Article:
The classic first day of the NYYC Annual Regatta is always the Round Island Race, a 20nm circumnavigation of Conanicut Island, sailing around beautiful Narragansett Bay, underneath the two huge bridges (Jamestown and Newport) and passing by numerous islands that always pose a navigational/ tactical challenge for the fleet (Dutch Harbor Island, Gould Island, Halfway Rock, Rose Island).  The numerous J/Teams that participated walked off with more than their fair share of trophies.  Because the light northerly died in the morning, the NYYC PRO wisely sent the fleet up north into the Bay with the building seabreeze and the flood tide to get the race going.  Downwind starts are always challenging and many boats chose to split around Gould Island as they headed north to the first turning mark, the red gong off the NE corner of Conanicut Is.  From there, the long beat back down the Bay on the west side of Conanicut Is. and the mainland shore was a tactical nightmare for many.  The smart money played one or two shifts underneath the island before streaking across to the west side of West Passage before the Jamestown Bridge.  From there, the light, variable seabreeze had little punch to it and, again, the smart choice was to avoid the flood current on the nose and duck inside Dutch Harbor to then short-tack the beat to the shortened course finish at Beavertail Bell off the southern end of Conanicut Is.

J/111 WILD CHILD crew at New York YC Annual RegattaIn the IRC 3 class, the J/122 WINGS sailed by Mike Bruno won their division again. In IRC 4 Class, Tom Sutton’s J/35 LEADING EDGE placed first while Bill Sweetser’s J/109 RUSH took 4th and Brook Mastrorio’s J/109 URSA finished 6th.  In the tough J/111 class, Kenn Fischburg’s team (at right here) of family sailors aboard WILD CHILD “schooled” their fellow J/111 teams on how to sail the Round Island Race, finishing 8th boat-for-boat in the entire fleet of 135 boats.  Taking second was Bill Smith’s crew on WOOTON from Chicago, IL and in third was George Gamble’s MY SHARONA from Pensacola, FL.

In the PHRF Classes, the J/120 SUNSET CHILD sailed by Marcus Cholerton-Brown placed 3rd in PHRF 1.  Then, in PHRF 2, it must have seemed it was a J/Armada that had taken over as four of the top six teams were J/Crews.  In second was Dawson Hodgson’s J/100 GRIMACE, followed by EC Helme’s J/92S SPIRIT in 3rd, Brian Kiley’s J/29 MEDDLER X in 4th and Mark & Jolene Masur’s J/105 TWO FEATHERS in 6th.  For more Rolex New York YC Annual Regatta sailing information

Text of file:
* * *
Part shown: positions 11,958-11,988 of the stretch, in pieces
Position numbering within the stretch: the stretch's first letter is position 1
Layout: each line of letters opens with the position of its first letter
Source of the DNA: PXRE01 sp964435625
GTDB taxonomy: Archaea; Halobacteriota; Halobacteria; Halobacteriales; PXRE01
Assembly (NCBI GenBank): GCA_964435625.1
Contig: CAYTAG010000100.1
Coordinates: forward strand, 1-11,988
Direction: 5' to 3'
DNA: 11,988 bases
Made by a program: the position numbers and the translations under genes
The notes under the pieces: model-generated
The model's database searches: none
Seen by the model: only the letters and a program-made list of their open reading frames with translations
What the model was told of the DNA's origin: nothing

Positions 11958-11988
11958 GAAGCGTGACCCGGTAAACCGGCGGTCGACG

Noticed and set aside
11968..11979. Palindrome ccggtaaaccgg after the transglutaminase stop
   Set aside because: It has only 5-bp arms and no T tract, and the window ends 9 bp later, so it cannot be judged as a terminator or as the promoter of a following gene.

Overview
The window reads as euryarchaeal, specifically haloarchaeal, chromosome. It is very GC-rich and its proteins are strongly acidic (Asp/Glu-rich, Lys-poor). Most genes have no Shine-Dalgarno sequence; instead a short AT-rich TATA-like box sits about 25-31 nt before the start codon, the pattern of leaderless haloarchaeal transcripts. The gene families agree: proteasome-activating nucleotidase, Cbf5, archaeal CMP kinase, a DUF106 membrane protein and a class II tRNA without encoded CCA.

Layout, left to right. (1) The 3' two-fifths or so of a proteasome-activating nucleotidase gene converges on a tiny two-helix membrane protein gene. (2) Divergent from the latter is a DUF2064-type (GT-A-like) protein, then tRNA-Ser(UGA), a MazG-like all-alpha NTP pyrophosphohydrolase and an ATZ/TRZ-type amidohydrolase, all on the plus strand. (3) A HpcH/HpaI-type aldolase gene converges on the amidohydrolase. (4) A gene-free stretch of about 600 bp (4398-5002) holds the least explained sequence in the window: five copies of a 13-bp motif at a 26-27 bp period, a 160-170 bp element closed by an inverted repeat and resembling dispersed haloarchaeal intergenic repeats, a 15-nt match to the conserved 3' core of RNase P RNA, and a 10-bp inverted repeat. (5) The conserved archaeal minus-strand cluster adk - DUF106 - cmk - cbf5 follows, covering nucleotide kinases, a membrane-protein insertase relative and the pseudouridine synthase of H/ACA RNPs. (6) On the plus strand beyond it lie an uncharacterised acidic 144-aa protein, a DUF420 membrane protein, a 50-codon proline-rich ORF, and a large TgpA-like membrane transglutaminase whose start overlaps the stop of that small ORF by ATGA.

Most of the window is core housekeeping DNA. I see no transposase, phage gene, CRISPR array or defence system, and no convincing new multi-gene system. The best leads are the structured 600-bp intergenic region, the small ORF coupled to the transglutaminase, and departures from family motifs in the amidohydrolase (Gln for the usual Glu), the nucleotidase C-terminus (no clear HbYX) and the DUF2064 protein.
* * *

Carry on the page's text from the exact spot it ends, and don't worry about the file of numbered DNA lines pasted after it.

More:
Tuesday, June 23, 2015

Netherlands & Slovenia Join Sailing Champions League

J/70s in European Champions Sailing League (Portoroz, Slovenia)- The national sailing league format is spreading further around the European Community of nations. With the Netherlands, another traditional nation joins the “Sailing Champions League Family”- “Eredivisie Zeilen“ is starting in 2015 with 18 clubs in two pilot events.  The Dutch sailing clubs are getting their own club competition according to the model of the national German sailing league “Deutsche Segel-Bundesliga”. It’s not anymore about the competition between individual sailors or teams, but about defending the club’s honor on a national and international level. The sailing league shall make the sailing sport more popular for a wider audience and strengthen the position of the sailing sport in the Netherlands.

The “Eredivisie Zeilen” is organized by the Dutch Association (Watersportverbond) and the sports marketing agency “Marvin & Miles”. The association is in close contact and permanent communication with the German founders. The agency Marvin & Miles is responsible for the organization, communication, partnerships and the marketing of the sailing competition.

J/70s sailing Netherlands Sailing LeagueFor the first year of the Dutch sailing league, two events are planned in October and November. They will be sailing on J/70 this year – just like in many other countries. 15 clubs already announced their participation and six further clubs have shown big interest; the league will consist of 18 clubs. The winner of the “Eredivisie Zeilen” will be able to call themselves the Dutch Champions!

Following Poland and Russia, Slovenia is the next country from Eastern Europe to join the expanding “Sailing Champions League Family“. The first two sailing events for the “Slovenian Sailing League” are planned for this summer.

The Sailing Club J/24 and the company CLEANPORT are preparing to organize and run the Slovenian Sailing League, a club sailing competition on a national level intended to be part of the SAILING Champions League.  At the moment, an effort is being made to evaluate the possibility of running two events during summer 2015 with a sufficient turnout of sailing clubs on an existing well-proven fleet of J/24 sailboats.  The Slovenian Sailing Federation will cooperate as a partner with the founders of this project in Slovenia at all regatta events of the Slovenian Sailing League.  For more Sailing Champions League sailing information